Integrated delivery systems for health care in the USA are associated with positive effects on quality of care
Citation: Hwang W, Chang J, LaClair M, et al. Effects of integrated delivery system on cost and quality. American Journal of Managed Care 2013; 19: e175-84
What is this? The COVID-19 pandemic is placing a strain on healthcare services. Existing research on the effects of integrated healthcare delivery systems (which are organised and coordinated systems managed by a financial entity) may provide useful information for policy makers.
In this systemic review, the authors searched for research evaluating the effects of integrated delivery systems in the USA on healthcare costs and quality. They restricted their search to studies published between 2000 and 2011, which were specific to the health system in the USA. They identified 21 peer-reviewed and 4 non-peer reviewed articles, and impacts on cost were assessed in 8 of these (5 peer-reviewed, 2 non-peer reviewed).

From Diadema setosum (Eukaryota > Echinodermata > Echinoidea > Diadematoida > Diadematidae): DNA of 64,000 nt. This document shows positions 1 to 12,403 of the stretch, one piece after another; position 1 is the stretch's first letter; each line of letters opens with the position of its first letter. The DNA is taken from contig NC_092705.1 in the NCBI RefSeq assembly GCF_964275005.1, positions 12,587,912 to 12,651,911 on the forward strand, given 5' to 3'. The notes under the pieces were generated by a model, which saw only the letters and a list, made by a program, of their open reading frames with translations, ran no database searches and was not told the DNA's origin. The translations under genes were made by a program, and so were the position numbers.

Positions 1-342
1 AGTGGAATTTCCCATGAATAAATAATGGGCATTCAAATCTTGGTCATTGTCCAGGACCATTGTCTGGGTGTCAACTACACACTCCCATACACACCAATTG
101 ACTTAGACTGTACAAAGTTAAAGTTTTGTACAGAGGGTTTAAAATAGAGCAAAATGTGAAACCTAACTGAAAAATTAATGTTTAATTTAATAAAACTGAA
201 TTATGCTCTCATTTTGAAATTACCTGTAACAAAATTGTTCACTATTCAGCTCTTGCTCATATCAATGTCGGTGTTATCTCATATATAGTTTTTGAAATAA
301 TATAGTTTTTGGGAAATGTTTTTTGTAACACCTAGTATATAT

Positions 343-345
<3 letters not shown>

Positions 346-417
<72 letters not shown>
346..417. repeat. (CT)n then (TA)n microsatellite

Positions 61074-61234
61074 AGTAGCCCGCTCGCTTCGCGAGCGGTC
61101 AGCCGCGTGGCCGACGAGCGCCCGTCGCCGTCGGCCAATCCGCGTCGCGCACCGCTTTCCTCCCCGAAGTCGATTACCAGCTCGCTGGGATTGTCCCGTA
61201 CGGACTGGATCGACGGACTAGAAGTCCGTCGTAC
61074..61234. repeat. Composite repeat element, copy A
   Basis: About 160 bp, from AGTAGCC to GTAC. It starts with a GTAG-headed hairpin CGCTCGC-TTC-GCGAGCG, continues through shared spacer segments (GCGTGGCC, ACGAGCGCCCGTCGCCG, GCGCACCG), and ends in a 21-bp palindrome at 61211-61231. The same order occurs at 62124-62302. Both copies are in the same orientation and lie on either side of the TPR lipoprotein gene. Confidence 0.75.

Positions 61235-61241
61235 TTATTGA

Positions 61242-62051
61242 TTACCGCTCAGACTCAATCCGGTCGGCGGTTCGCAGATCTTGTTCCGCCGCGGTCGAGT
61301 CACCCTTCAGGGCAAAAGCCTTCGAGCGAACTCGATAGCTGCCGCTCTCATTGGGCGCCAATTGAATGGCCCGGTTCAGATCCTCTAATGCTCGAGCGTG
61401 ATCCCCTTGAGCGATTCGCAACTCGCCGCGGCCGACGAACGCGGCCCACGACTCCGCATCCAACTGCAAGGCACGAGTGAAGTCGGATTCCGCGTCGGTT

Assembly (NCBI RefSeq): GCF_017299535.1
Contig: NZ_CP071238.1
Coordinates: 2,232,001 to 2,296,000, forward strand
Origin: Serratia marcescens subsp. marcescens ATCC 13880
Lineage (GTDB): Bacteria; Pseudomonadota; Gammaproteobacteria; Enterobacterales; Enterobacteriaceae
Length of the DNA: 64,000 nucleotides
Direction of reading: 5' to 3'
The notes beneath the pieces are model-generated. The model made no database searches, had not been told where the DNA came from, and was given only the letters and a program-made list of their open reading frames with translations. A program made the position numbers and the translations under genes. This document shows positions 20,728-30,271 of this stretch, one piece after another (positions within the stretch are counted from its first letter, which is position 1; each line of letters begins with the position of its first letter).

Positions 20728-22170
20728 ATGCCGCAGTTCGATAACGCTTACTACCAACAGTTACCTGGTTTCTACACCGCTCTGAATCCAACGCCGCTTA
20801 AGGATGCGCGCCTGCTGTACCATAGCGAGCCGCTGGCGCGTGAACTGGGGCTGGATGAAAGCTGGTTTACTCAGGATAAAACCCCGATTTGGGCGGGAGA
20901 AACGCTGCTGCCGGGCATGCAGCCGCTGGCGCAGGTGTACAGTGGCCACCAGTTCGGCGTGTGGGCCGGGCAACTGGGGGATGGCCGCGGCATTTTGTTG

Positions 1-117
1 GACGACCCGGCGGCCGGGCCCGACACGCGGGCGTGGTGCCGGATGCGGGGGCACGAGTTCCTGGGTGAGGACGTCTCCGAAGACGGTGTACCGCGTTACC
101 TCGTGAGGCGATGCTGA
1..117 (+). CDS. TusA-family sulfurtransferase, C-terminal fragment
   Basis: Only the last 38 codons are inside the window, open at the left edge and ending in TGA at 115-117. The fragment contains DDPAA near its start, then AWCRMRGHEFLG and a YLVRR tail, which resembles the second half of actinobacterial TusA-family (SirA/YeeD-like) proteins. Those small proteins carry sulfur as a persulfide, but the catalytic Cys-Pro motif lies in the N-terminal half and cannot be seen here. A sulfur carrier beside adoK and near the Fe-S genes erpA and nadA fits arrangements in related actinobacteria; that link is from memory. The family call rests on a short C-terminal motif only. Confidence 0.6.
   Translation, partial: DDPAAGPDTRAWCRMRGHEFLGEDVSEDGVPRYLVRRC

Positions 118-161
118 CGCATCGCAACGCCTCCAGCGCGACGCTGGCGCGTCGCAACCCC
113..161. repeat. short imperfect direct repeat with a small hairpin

What was found: Most studies showed an association between increased integration of healthcare systems in the USA and improvement in quality of care with respect to, for example, clinical effectiveness, length of stay, medication error, number of office visits, hospital admission rates and rates of adverse health outcomes; but it is uncertain whether the improvements are due to integration or to associated characteristics (e.g. greater use of electronic medical records and systematic quality improvement initiatives).
Several studies found that patients treated for chronic diseases at integrated delivery systems in the USA had better outcomes.
Several studies found improvements in preventative care in integrated delivery systems in the USA.
There was some evidence of lower healthcare costs in integrated delivery systems in the USA.
The evidence for lower healthcare costs in integrated delivery systems in the USA is weak.
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